The Archdiocese of Chicago closed St. Bernardine Catholic Church’s parish school in 2013. Classes in St. John Lutheran Church’s school building stopped being held a year later. What to do with the unused space is a challenge for both parishes.
It’s a financial challenge. Although neither church provided exact numbers regarding the cost for maintaining the mostly unused buildings, Rev. Stan Kuca, St. Bernardine’s new pastor said the parish’s budget for utilities, maintenance and insurance for the rectory, church and school buildings is between $80,000 and $100,000 a year.
Everyone interviewed, however, said the biggest challenge is emotional and spiritual. Julie Doloszycki, who graduated from the school and now chairs St. Bernardine’s Parish Council, said, “When the Archdiocese representative came out to make the announcement about the school closing, it was like attending a wake and funeral for a very close relative or friend.”
Rev. Leonard Payton, St. John’s pastor, said, “Closing the school was very painful for the congregation and evoked all the emotions that go with grieving: denial, sense of failure, blaming, self-recrimination, anger, and so on.”
The school closings still trigger strong emotions in parish members because of the many positive associations. “We have so many good memories and received an excellent education from the sisters who taught us not only the 3 R’s but care and concern for others,” said Doloszyki. “We received a good ‘Catholic’ education, and we are deeply rooted in our faith because of the sisters and priests who taught us.”
“I realize that the sisters have been gone a long time,” she said, “but the lay teachers who replaced the sisters had the same love of learning and the Catholic teachings. They were caring, nurturing teachers. Private school teachers do not receive the same pay as public school teachers but their love of teaching compensated for the smaller salary. It was a special ministry within the church.”
Doloszyki said St. Bernardine Religious Education Director Ann Stauffer does what she can with students after school and on the weekends, but it’s impossible to replace what being with devoted teachers in an environment in which faith was integrated with every part of the curriculum was able to accomplish in terms of formation.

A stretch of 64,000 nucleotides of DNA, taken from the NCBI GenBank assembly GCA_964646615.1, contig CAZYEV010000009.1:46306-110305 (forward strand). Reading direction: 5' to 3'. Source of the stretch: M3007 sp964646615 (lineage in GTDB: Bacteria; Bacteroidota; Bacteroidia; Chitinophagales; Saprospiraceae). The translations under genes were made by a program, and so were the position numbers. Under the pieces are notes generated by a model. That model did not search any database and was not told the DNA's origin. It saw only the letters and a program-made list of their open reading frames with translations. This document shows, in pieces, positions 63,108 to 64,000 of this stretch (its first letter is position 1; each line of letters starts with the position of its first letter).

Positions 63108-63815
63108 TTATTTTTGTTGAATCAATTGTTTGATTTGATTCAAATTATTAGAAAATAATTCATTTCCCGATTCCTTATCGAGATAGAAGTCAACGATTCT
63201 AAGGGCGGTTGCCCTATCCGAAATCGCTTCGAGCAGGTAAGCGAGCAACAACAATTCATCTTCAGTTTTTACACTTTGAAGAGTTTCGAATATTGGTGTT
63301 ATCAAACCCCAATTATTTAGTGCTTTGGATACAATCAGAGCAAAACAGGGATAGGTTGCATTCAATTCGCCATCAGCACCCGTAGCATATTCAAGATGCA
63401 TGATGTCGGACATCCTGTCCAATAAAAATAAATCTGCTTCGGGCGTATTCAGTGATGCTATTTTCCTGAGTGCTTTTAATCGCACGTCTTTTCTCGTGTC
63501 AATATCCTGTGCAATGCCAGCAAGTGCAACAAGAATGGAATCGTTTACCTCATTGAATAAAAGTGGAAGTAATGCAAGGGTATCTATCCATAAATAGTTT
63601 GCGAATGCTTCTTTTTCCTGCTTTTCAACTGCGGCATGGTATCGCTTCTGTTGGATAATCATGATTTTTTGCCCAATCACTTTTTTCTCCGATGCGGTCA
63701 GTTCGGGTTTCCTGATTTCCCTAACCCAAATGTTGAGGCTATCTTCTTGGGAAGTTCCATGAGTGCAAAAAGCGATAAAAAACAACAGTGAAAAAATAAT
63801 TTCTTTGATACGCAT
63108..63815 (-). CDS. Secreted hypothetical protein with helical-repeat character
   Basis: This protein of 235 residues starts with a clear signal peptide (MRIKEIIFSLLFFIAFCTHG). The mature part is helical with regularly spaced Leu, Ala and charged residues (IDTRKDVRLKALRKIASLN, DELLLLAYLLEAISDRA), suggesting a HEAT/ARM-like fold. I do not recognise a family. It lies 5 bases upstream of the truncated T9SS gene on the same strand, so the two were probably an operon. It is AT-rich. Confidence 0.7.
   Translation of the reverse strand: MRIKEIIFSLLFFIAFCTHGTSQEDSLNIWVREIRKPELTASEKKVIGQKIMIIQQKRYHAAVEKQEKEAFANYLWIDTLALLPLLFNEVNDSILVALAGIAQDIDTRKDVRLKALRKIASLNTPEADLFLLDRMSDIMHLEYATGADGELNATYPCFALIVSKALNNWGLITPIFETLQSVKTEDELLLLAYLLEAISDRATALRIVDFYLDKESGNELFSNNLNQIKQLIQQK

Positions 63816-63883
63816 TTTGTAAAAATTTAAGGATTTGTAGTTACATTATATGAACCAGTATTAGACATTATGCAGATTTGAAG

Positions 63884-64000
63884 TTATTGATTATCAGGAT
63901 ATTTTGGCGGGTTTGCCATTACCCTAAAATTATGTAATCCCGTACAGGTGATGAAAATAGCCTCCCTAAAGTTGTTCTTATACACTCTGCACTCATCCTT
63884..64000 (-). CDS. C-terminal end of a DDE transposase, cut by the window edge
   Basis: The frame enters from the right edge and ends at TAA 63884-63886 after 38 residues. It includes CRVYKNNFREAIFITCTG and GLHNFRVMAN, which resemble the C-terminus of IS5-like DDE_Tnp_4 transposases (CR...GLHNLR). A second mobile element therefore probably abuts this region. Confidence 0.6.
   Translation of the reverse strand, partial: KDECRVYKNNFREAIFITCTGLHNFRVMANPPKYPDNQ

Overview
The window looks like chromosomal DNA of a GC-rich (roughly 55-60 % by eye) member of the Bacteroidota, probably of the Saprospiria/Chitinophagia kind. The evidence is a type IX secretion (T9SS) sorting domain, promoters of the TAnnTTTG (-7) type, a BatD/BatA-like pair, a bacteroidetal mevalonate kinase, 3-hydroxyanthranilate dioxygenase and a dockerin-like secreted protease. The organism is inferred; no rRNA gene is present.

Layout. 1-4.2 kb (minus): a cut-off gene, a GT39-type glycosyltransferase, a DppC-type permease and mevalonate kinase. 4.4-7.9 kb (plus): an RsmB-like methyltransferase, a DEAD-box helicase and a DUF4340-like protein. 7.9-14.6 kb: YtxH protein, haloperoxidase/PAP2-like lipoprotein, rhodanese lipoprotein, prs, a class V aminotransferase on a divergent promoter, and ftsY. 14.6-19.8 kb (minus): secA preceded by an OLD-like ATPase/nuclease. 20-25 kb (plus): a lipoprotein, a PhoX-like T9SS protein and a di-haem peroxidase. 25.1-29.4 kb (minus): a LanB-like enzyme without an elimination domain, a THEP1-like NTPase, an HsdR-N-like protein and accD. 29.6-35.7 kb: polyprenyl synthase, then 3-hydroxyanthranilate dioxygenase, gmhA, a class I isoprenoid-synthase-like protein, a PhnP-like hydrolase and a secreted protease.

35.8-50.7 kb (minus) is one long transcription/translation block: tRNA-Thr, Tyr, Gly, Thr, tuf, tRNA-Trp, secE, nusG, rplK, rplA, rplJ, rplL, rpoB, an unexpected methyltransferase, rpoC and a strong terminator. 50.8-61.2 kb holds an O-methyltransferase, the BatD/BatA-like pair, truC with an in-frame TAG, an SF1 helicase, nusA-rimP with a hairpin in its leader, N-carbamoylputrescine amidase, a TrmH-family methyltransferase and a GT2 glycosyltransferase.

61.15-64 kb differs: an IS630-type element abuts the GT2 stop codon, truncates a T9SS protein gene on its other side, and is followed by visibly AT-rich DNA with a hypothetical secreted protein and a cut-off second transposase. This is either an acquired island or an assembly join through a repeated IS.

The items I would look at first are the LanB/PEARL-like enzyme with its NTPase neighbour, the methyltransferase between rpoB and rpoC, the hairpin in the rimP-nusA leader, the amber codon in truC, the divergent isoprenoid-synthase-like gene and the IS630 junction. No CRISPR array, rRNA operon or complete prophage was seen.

For both Catholic and Missouri Synod Lutheran congregations, parish schools have been a large part of their identity. Rev. Payton said, “St. John is almost 150 years old, and had a school right from the beginning. For more than a century, it was a successful school. Alumni speak glowingly of their St. John education.” The Missouri Synod still operates 880 elementary schools that serve approximately 113,000 students in the United States.
A Missouri Synod website answers the question, Why send your child to a Lutheran school? by saying that Lutheran schools “help develop a minimum of 30 developmental assets in children and have educators who model visionary, servant and spiritual leadership.”
The same website helps explain why so many non-Lutherans have been attracted. “Lutheran schools,” the site boasts, “meet or exceed state and national academic standards at all grade levels.”
Part of the mission of both Catholic and Lutheran schools has been to reach out to underserved students whose parents were seeking a good 3R education for their children. For example, although statistics regarding religious affiliation were not available, the data for Walther Academy in 2013 — which took the place of St. John’s school in their building for six years — reveal that 70 percent of their students were children of color. Although St. John has made progress regarding racial diversity and has recently ordained one of its own people of color, Rev. Ron Riley, the congregation remains predominantly white.
With all of the benefits of a Christian day school education, why did the two schools close within a year of each other? Payton and Doloszyki both used the term “perfect storm” to answer the question.
“The raw number of children in Forest Park dropped steadily beginning sometime about 1970, and then sharply after 2000,” said Payton. “Simultaneously, the cost of health care benefits for faculty and staff rose sharply.”
Doloszyki agreed. “Forest Park demographics were a factor,” she said. “Forest Park does not appear to have many young families. I also feel the cost of living had an effect. Tuition was moderate with an extremely good education, yet parents could not afford to send their children to a non-public school.”
Right now, St. Bernardine’s school building is used occasionally for parish programs like the Kingdom Retreat and social gatherings. When St. John’s school closed in 2007, the building was still used as a school, called the Walther Academy, until 2014 by Walther Lutheran High School Association of Melrose Park, which is also affiliated with the Missouri Synod.
Simply stated, decreasing revenues from dwindling student bodies and increasing operating costs account for the demise of both schools.
“At present, the former school space is under-utilized,” said Payton, “though we do not intend for it to remain vacant indefinitely. We use that space for diverse organizations (PADS, Boy Scouts, Brownies, St. John Choristers, Parenthesis Center consignment sale, YMCA activities, the Forest Park Community Garden seed swap, and, until recently, Alcoholics Anonymous.”
“We are in a long and ongoing study/discussion of how to use our resources in this new environment,” he said, adding, “We constantly seek the input of our immediate neighborhood [just north of Madison], a neighborhood that is diverse and fluid.”